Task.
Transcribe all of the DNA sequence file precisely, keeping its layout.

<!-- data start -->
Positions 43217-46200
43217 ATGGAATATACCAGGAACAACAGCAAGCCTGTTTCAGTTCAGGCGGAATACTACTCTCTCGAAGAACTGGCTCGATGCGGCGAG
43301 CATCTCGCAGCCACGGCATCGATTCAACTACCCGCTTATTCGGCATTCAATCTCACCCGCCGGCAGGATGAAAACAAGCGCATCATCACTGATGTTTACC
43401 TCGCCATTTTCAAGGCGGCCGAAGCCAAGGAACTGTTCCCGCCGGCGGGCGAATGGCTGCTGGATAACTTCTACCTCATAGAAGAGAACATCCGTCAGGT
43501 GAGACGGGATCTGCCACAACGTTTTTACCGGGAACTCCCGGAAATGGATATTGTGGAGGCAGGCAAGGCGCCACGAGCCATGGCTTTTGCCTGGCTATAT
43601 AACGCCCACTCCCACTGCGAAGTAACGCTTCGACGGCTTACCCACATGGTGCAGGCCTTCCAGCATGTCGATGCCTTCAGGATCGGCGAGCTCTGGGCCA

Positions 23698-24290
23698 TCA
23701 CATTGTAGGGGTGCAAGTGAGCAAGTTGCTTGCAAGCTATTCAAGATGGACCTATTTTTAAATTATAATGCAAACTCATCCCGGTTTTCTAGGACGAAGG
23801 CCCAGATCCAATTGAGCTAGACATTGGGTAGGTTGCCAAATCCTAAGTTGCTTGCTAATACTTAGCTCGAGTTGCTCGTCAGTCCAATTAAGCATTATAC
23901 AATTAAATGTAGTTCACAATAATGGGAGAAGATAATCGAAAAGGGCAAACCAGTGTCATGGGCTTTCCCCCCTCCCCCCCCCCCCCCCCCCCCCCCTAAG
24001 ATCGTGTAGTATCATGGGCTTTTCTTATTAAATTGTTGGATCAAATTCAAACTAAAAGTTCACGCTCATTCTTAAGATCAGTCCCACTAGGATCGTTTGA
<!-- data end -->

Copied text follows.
Positions 43217-46200
43217 ATGGAATATACCAGGAACAACAGCAAGCCTGTTTCAGTTCAGGCGGAATACTACTCTCTCGAAGAACTGGCTCGATGCGGCGAG
43301 CATCTCGCAGCCACGGCATCGATTCAACTACCCGCTTATTCGGCATTCAATCTCACCCGCCGGCAGGATGAAAACAAGCGCATCATCACTGATGTTTACC
43401 TCGCCATTTTCAAGGCGGCCGAAGCCAAGGAACTGTTCCCGCCGGCGGGCGAATGGCTGCTGGATAACTTCTACCTCATAGAAGAGAACATCCGTCAGGT
43501 GAGACGGGATCTGCCACAACGTTTTTACCGGGAACTCCCGGAAATGGATATTGTGGAGGCAGGCAAGGCGCCACGAGCCATGGCTTTTGCCTGGCTATAT
43601 AACGCCCACTCCCACTGCGAAGTAACGCTTCGACGGCTTACCCACATGGTGCAGGCCTTCCAGCATGTCGATGCCTTCAGGATCGGCGAGCTCTGGGCCA

Positions 23698-24290
23698 TCA
23701 CATTGTAGGGGTGCAAGTGAGCAAGTTGCTTGCAAGCTATTCAAGATGGACCTATTTTTAAATTATAATGCAAACTCATCCCGGTTTTCTAGGACGAAGG
23801 CCCAGATCCAATTGAGCTAGACATTGGGTAGGTTGCCAAATCCTAAGTTGCTTGCTAATACTTAGCTCGAGTTGCTCGTCAGTCCAATTAAGCATTATAC
23901 AATTAAATGTAGTTCACAATAATGGGAGAAGATAATCGAAAAGGGCAAACCAGTGTCATGGGCTTTCCCCCCTCCCCCCCCCCCCCCCCCCCCCCCTAAG
24001 ATCGTGTAGTATCATGGGCTTTTCTTATTAAATTGTTGGATCAAATTCAAACTAAAAGTTCACGCTCATTCTTAAGATCAGTCCCACTAGGATCGTTTGA